Retailer Lowe's reported an 18 percent drop in first-quarter profit Monday as the slumping US housing market and soft economy hurt sales, and it cut its full-year profit forecast, sending its shares down as much as 3 percent.
The second-largest home improvement chain behind Home Depot also pared its sales-growth forecast for this year and said earnings for the current quarter would trail the year-earlier level.
"You're looking at a difficult economy," said Douglas Christopher, an analyst with Crowell Weedon & Co. "Lowe's is being hit by the discretionary cycle."
Earnings came to $607 million, or 41 cents a diluted share, for the quarter ended May 2, compared with $739 million, or 48 cents a share, a year earlier.
Analysts had expected 40 cents a share, according to Reuters Estimates.
The home improvement sector has been hurt as consumers curb big-ticket renovations in the face of falling home values, tighter credit requirements and higher prices for basic items such as food and gasoline.
Atlanta-based Home Depot is expected to post lower first-quarter profit Tuesday, pressured by declining sales and costs tied to store closures and a plan to scale back future openings.
"Consumers are facing rising costs elsewhere that may dampen their spending on home improvement," Lowe's Chairman Robert Niblock told a conference call.
Profit at Lowe's has fallen for the past three quarters, while Home Depot's quarterly earnings have declined for more than a year.
First-quarter sales at Lowe's fell 1.3 percent to $12 billion -- lower than the $12.3 billion expected by analysts.
Sales at stores open at least a year, or same-store sales, fell 8.4 percent.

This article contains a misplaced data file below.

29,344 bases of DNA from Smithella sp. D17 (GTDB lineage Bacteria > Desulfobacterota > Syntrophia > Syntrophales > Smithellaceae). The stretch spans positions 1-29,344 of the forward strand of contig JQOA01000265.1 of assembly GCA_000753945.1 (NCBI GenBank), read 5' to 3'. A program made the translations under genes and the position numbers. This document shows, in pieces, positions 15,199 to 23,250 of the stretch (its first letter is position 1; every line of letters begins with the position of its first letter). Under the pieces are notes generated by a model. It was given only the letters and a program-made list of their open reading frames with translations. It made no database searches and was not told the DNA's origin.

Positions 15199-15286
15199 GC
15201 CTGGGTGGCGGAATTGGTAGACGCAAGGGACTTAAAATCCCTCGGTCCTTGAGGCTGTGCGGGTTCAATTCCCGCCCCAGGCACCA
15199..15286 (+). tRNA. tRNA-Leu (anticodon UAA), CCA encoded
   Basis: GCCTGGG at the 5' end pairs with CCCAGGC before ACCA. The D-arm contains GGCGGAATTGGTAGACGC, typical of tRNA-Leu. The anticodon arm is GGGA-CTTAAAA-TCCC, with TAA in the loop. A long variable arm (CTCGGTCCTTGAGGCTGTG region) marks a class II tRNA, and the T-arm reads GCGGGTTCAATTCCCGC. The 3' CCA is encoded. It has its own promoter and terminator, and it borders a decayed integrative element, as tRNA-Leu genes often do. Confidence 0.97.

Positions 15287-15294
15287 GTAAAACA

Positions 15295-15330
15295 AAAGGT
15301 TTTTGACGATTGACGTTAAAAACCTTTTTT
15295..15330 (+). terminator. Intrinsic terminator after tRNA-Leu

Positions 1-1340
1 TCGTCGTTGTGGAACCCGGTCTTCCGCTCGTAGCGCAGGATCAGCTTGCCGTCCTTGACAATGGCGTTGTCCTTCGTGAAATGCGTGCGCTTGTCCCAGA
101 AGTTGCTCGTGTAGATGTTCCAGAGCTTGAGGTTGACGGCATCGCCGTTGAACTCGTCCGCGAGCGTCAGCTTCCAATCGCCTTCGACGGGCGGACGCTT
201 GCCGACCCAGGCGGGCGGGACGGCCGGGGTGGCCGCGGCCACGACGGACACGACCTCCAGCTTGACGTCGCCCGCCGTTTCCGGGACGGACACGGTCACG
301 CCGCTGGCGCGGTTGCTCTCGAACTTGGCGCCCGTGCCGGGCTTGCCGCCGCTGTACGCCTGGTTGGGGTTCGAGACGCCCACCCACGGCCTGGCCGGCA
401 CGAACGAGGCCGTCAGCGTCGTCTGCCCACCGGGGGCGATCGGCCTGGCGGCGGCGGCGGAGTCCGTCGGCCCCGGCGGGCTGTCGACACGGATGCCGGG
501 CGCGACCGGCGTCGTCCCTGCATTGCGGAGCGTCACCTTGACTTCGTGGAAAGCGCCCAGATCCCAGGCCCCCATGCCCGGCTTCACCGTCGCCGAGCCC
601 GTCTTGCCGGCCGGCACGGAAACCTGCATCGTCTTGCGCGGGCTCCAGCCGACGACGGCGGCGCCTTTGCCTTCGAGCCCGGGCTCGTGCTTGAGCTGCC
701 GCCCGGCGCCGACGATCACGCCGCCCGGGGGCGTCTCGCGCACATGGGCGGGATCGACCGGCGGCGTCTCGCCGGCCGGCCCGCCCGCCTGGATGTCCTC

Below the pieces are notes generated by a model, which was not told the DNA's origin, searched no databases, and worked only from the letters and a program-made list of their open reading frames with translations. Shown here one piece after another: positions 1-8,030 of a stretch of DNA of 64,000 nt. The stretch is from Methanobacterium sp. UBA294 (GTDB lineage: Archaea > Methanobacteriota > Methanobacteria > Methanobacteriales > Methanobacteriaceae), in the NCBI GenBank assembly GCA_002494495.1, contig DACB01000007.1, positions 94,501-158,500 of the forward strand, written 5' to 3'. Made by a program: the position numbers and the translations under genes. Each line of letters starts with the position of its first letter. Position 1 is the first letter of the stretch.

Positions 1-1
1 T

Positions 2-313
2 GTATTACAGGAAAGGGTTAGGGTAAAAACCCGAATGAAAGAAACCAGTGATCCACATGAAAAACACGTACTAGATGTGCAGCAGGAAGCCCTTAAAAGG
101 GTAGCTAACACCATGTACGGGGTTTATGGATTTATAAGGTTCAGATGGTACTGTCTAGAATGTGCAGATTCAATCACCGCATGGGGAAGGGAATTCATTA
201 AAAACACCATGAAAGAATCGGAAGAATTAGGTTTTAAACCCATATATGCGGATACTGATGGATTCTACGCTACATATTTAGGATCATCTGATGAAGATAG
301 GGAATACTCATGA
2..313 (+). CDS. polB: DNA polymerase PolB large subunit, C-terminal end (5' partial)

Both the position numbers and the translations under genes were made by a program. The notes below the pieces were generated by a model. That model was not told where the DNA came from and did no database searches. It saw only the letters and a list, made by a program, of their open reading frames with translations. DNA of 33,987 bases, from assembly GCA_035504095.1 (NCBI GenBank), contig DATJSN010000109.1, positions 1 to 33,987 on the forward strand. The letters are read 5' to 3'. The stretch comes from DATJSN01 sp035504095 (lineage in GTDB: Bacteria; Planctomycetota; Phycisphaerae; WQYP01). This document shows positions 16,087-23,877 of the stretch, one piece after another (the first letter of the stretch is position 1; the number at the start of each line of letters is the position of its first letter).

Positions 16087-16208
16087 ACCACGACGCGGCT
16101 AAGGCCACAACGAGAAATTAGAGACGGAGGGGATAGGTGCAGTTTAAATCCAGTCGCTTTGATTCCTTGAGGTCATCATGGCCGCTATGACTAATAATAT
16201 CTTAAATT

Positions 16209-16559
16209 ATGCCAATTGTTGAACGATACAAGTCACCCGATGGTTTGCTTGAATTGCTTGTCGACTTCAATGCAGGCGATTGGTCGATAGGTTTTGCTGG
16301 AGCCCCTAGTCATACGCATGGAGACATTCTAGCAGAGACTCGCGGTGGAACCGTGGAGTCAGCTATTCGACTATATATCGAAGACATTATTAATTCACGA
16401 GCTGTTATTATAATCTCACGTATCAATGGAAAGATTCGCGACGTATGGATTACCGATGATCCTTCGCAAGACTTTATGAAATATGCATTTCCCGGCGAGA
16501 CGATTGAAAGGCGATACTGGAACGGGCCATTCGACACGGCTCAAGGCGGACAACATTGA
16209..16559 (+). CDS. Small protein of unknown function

Wet, cooler weather hurt results, and no product categories had same-store sales increases in the quarter, Lowe's said.
The average purchase fell about 3 percent. Gross margin contracted to 34.69 percent of sales from 34.99 percent a year earlier, as higher fuel prices raised the cost of goods sold.
Lowe's, based in Mooresville, N.C., said it gained market share in the first quarter and expects to benefit as weaker building-products suppliers struggle in the current economic slowdown.
It now expects full-year profit per share of $1.45 to $1.55, down from its forecast of $1.50 to $1.58 a share in February. Total annual sales are now expected to rise about 1 percent, down from a previous forecast of a rise of about 3 percent.
The retailer forecast profit of 54 to 59 cents a share for the second quarter, down from 67 cents a share a year earlier, on a total sales increase of about 1 percent, with same-store sales falling 6 to 8 percent.
Analysts currently expect profit of $1.54 a share for the year and 56 cents a share for the second quarter, according to Reuters Estimates.
Shares of both Lowe's and Home Depot have fallen about 25 percent in the past year.